Limoux Carnival 4

Carnaval de Limoux – The longest running carnival in the world, is an annual festival held in Limoux, Languedoc-Roussillon, France. It takes place for three months on the weekends between January and Mardi Gras .

The annual carnival is a tradition that has been followed for centuries, where over a series of Saturdays and Sundays different masked and costumes “guilds” parade through the town three times a day playing music, singing songs and playing pranks (all conducted in the ancient Occitan language). The ostensible purpose of the Carnival is to make fun of society and its rules; thus each guild takes turn in leading the morning parade which is devoted to mocking local, national or international news stories that have occurred during the year. The torch lit evening procession, however, is more sombre and mystical and is definitely an incredible sight for the uninitiated!

Every year, on the second Sunday before Easter at ten o’clock in the evening, an ancient ritual takes place in Limoux’s main square: the culmination of ten weeks of festival. His Majesty King Carnival is being burnt at the stake. La Nuit de la Blanquette! Masked figures dressed in baggy tunics and pantaloons, waving long willowy wands – les carabenas – in their gloved hands, weave a slow, rhythmic dance round the funeral pyre. Their arms move this way and that above their heads. They are bemoaning in the traditional language of the region, Occitan, the execution of their king, who has been judged and condemned. Sa Majesté Carnaval, in reality a straw mannequin or guy, is the scapegoat who must take the blame for all the ‘sins’ committed during carnival.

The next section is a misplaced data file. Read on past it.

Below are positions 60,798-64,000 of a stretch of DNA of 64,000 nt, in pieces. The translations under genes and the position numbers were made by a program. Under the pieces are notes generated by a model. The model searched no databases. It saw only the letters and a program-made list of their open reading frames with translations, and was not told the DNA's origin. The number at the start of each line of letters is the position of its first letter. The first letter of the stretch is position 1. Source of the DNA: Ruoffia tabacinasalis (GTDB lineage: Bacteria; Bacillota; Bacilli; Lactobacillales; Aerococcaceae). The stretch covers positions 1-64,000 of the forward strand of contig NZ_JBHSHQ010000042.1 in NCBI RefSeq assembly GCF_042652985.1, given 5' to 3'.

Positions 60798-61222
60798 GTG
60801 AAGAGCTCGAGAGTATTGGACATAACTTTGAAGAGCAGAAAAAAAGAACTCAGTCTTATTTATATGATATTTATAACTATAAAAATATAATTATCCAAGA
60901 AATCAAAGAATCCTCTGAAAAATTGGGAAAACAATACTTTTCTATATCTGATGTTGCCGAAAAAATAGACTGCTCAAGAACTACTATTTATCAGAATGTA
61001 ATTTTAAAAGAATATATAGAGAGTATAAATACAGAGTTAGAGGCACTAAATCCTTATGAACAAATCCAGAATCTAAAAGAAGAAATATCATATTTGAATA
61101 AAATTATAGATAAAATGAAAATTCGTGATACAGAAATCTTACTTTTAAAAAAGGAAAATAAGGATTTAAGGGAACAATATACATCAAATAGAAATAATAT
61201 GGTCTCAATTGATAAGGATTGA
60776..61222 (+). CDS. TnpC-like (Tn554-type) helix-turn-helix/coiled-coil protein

Ref:
Date:
Location:
Limoux Carnival, France
Photographer:
© Images that go BAM, Brent Alexander McTavish
Limoux Carnival 4

Limoux Carnival 4

Carnaval de Limoux – The longest running carnival in the world, is an annual festival held in Limoux, Languedoc-Roussillon, France. It takes place for three months on the weekends between January and Mardi Gras .

The annual carnival is a tradition that has been followed for centuries, where over a series of Saturdays and Sundays different masked and costumes “guilds” parade through the town three times a day playing music, singing songs and playing pranks (all conducted in the ancient Occitan language). The ostensible purpose of the Carnival is to make fun of society and its rules; thus each guild takes turn in leading the morning parade which is devoted to mocking local, national or international news stories that have occurred during the year. The torch lit evening procession, however, is more sombre and mystical and is definitely an incredible sight for the uninitiated!

Every year, on the second Sunday before Easter at ten o’clock in the evening, an ancient ritual takes place in Limoux’s main square: the culmination of ten weeks of festival. His Majesty King Carnival is being burnt at the stake. La Nuit de la Blanquette! Masked figures dressed in baggy tunics and pantaloons, waving long willowy wands – les carabenas – in their gloved hands, weave a slow, rhythmic dance round the funeral pyre. Their arms move this way and that above their heads. They are bemoaning in the traditional language of the region, Occitan, the execution of their king, who has been judged and condemned. Sa Majesté Carnaval, in reality a straw mannequin or guy, is the scapegoat who must take the blame for all the ‘sins’ committed during carnival.
Ref:
Date:
Location:
Limoux Carnival, France
Photographer:
© Images that go BAM, Brent Alexander McTavish